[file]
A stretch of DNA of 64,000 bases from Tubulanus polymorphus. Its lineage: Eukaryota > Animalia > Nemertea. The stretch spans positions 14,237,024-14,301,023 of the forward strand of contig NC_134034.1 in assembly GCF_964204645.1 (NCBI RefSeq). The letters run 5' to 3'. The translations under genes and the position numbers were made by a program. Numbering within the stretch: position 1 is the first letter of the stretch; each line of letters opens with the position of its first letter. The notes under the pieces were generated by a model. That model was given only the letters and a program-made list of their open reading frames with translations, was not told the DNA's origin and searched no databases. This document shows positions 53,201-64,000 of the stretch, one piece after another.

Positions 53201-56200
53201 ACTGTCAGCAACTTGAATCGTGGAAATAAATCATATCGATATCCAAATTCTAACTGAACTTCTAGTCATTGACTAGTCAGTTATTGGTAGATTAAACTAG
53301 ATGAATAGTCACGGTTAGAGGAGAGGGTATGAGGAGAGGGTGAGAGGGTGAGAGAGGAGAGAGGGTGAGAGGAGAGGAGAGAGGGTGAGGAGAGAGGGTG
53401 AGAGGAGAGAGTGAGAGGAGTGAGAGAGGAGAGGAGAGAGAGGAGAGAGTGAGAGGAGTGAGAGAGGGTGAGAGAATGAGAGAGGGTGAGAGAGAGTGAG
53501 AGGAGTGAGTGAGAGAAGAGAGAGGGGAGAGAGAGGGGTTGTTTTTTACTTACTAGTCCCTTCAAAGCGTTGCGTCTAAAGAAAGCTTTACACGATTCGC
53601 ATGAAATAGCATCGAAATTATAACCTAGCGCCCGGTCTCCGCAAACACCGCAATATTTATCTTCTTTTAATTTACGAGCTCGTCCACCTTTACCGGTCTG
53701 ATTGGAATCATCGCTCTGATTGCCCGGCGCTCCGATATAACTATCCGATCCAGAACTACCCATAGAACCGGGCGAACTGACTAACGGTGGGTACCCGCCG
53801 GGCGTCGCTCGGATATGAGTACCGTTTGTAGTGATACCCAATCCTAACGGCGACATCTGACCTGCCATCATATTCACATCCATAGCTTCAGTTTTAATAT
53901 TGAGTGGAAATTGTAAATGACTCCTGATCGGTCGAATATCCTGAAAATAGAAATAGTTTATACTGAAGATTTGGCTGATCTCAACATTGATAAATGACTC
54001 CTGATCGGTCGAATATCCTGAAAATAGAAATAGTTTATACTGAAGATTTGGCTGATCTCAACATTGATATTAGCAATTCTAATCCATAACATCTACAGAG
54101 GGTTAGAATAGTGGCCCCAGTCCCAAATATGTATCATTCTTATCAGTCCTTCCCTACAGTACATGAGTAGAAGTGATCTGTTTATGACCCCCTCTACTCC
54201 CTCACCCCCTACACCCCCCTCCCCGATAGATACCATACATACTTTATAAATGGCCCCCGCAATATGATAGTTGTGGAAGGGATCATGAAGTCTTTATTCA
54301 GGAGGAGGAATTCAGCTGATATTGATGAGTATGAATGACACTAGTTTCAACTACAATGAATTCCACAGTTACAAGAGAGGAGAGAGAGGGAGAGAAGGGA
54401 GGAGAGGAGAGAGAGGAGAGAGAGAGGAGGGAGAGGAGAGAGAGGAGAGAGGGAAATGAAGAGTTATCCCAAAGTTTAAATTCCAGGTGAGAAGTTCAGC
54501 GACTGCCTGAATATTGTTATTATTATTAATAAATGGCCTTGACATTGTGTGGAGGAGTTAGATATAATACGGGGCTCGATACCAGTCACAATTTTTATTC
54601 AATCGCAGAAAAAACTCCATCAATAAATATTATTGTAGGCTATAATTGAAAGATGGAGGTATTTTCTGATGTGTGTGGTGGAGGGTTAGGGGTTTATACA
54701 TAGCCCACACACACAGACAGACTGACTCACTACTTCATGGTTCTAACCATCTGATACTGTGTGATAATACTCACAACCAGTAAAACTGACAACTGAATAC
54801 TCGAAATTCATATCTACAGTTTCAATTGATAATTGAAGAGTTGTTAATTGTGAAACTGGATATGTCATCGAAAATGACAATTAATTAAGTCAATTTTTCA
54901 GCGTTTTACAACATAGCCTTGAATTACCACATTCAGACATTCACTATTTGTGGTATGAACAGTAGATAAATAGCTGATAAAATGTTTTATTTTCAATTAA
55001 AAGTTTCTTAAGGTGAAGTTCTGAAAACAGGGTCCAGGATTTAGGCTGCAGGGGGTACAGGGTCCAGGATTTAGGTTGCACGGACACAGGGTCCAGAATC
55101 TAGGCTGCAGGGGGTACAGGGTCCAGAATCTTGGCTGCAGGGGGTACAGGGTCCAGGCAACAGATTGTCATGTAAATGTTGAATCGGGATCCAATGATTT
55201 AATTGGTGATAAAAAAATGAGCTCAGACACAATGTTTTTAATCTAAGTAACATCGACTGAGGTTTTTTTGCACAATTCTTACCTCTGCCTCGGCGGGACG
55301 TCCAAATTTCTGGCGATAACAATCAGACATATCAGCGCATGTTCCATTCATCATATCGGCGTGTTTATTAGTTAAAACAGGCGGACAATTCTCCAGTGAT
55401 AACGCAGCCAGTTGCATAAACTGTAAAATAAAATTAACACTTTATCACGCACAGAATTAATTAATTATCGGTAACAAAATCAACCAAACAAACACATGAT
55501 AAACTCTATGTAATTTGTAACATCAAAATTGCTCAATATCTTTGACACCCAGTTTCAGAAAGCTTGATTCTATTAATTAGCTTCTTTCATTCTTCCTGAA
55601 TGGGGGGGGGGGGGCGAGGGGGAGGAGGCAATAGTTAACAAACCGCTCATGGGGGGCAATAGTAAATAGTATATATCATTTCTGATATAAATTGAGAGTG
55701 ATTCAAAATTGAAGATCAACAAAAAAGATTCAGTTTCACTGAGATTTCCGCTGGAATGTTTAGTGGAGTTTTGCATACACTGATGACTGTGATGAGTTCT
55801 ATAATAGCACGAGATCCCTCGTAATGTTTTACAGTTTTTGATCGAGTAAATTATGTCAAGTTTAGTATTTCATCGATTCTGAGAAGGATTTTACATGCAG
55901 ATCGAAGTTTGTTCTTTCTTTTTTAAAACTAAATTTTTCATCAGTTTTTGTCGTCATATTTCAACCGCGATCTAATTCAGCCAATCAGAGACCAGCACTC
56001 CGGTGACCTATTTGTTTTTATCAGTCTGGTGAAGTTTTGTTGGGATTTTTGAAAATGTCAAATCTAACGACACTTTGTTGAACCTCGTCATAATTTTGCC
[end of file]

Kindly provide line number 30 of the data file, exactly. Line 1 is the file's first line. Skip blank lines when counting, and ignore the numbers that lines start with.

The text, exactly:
55901 ATCGAAGTTTGTTCTTTCTTTTTTAAAACTAAATTTTTCATCAGTTTTTGTCGTCATATTTCAACCGCGATCTAATTCAGCCAATCAGAGACCAGCACTC